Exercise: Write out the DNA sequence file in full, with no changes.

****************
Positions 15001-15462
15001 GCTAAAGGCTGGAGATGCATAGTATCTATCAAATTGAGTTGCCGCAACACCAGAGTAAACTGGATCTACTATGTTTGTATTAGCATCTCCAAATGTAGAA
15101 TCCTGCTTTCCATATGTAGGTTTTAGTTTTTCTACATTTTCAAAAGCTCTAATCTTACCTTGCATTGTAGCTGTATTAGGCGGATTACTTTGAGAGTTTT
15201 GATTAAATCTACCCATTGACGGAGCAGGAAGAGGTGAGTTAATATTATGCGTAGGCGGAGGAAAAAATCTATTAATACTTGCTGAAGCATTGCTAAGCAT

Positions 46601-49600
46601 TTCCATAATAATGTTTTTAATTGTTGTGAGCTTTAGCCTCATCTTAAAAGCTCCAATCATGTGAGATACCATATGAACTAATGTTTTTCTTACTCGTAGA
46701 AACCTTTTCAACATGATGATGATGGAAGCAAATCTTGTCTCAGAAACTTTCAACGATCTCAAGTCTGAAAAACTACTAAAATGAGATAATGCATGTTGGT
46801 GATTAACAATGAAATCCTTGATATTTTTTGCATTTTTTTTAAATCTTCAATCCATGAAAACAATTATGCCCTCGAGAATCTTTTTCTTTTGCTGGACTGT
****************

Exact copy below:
Positions 15001-15462
15001 GCTAAAGGCTGGAGATGCATAGTATCTATCAAATTGAGTTGCCGCAACACCAGAGTAAACTGGATCTACTATGTTTGTATTAGCATCTCCAAATGTAGAA
15101 TCCTGCTTTCCATATGTAGGTTTTAGTTTTTCTACATTTTCAAAAGCTCTAATCTTACCTTGCATTGTAGCTGTATTAGGCGGATTACTTTGAGAGTTTT
15201 GATTAAATCTACCCATTGACGGAGCAGGAAGAGGTGAGTTAATATTATGCGTAGGCGGAGGAAAAAATCTATTAATACTTGCTGAAGCATTGCTAAGCAT

Positions 46601-49600
46601 TTCCATAATAATGTTTTTAATTGTTGTGAGCTTTAGCCTCATCTTAAAAGCTCCAATCATGTGAGATACCATATGAACTAATGTTTTTCTTACTCGTAGA
46701 AACCTTTTCAACATGATGATGATGGAAGCAAATCTTGTCTCAGAAACTTTCAACGATCTCAAGTCTGAAAAACTACTAAAATGAGATAATGCATGTTGGT
46801 GATTAACAATGAAATCCTTGATATTTTTTGCATTTTTTTTAAATCTTCAATCCATGAAAACAATTATGCCCTCGAGAATCTTTTTCTTTTGCTGGACTGT